Pure translation in Hegel’s Phenomenology

Di Michael Marder

In: Hegel and/in/on Translation XLIX , No. 1-2 ( 2020 )

Sezione Saggi / Articles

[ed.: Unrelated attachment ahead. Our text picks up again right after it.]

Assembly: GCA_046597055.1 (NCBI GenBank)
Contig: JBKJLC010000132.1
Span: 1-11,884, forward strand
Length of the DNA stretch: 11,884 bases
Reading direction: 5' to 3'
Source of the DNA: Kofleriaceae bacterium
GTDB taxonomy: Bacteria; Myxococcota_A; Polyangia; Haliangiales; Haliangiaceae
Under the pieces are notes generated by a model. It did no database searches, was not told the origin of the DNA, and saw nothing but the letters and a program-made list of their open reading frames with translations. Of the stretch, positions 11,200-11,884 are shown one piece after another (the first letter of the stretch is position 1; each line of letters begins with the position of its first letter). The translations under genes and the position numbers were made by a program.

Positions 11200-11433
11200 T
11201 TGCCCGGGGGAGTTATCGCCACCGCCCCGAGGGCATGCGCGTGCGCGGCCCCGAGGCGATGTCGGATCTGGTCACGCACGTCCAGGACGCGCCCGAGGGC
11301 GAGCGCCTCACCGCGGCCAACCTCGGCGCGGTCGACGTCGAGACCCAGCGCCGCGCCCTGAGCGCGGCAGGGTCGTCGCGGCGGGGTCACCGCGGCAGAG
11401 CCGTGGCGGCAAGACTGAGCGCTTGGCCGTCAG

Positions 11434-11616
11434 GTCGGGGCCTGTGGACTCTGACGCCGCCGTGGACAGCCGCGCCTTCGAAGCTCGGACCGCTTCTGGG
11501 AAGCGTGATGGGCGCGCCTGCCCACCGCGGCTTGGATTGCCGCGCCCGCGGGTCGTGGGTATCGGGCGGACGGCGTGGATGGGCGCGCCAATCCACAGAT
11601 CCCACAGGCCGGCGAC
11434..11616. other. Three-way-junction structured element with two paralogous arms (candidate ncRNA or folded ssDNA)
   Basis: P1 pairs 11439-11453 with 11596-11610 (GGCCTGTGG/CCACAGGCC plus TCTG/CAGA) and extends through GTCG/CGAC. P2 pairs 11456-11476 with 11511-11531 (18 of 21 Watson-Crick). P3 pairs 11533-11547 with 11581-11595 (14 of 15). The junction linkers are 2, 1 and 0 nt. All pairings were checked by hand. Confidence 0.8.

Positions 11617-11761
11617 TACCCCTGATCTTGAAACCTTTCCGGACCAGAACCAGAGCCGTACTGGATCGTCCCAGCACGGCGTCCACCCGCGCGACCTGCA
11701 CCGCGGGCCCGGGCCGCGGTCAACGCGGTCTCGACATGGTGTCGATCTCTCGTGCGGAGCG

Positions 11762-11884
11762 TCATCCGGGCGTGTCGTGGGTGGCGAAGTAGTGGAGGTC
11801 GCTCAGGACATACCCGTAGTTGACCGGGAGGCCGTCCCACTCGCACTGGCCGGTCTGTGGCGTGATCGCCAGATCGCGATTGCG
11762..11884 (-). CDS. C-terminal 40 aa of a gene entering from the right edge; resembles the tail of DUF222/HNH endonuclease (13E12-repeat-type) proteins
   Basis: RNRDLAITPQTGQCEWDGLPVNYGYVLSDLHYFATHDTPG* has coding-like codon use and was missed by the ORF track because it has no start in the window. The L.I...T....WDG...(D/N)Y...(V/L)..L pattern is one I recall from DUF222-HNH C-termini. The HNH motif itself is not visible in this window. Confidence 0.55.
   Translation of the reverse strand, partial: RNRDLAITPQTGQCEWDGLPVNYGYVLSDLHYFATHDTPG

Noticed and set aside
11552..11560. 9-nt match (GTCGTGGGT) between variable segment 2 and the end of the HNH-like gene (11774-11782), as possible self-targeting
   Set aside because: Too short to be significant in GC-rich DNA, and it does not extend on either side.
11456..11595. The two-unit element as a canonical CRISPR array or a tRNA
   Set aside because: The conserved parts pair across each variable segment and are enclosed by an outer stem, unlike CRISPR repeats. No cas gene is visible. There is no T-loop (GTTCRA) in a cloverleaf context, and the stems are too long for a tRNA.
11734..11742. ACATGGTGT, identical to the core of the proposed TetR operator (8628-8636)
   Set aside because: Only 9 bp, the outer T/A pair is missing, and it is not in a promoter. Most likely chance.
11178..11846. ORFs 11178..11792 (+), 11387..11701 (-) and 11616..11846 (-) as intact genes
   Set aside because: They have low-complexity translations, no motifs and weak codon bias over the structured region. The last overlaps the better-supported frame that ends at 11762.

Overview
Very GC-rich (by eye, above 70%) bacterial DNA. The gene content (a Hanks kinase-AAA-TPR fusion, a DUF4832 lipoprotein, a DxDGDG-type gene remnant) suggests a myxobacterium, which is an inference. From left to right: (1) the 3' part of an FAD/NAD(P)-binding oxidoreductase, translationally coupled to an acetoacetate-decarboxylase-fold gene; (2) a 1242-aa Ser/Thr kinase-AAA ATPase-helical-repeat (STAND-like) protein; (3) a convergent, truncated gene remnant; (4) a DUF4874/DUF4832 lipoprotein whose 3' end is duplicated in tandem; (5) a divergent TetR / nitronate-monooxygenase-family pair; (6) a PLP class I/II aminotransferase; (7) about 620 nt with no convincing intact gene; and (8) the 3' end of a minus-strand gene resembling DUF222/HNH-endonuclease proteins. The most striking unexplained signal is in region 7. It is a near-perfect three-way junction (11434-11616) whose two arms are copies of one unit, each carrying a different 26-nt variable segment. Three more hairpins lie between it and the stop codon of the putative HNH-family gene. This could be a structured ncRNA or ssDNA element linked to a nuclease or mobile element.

In this essay, I take up what in the section on reason in his Phenomenology of Spirit Hegel calls «pure translation» (rein Übersetzen) or «a pure form of translation» (die reine Form des Übersetzens). Both syntagms address the way an individual becomes actual by means of activity, meant to translate inner inclinations, tendencies, abilities, or talents into things that would be discernible in the world. The context, within which I consider these references, is shaped by the conceptual force field of Wirklichkeit (which I translate as energy-actuality) in Hegel’s philosophical project as a whole. Pure translation would signal, then, a passage to actuality, a self-actualizing or self-energizing movement of individuality, in the course of which one’s being is made phenomenal as a doing and what is done through it. The ‘purity’ of such a translation is, nonetheless, dialectically translated into the highest impurity and, indeed, a perversion. The possibilities of mistranslation and contamination crop up not as unfortunate and contingent deviations from the straight path leading from the inner world of individuality to an outer reality; they are part and parcel of the pure form of translation itself.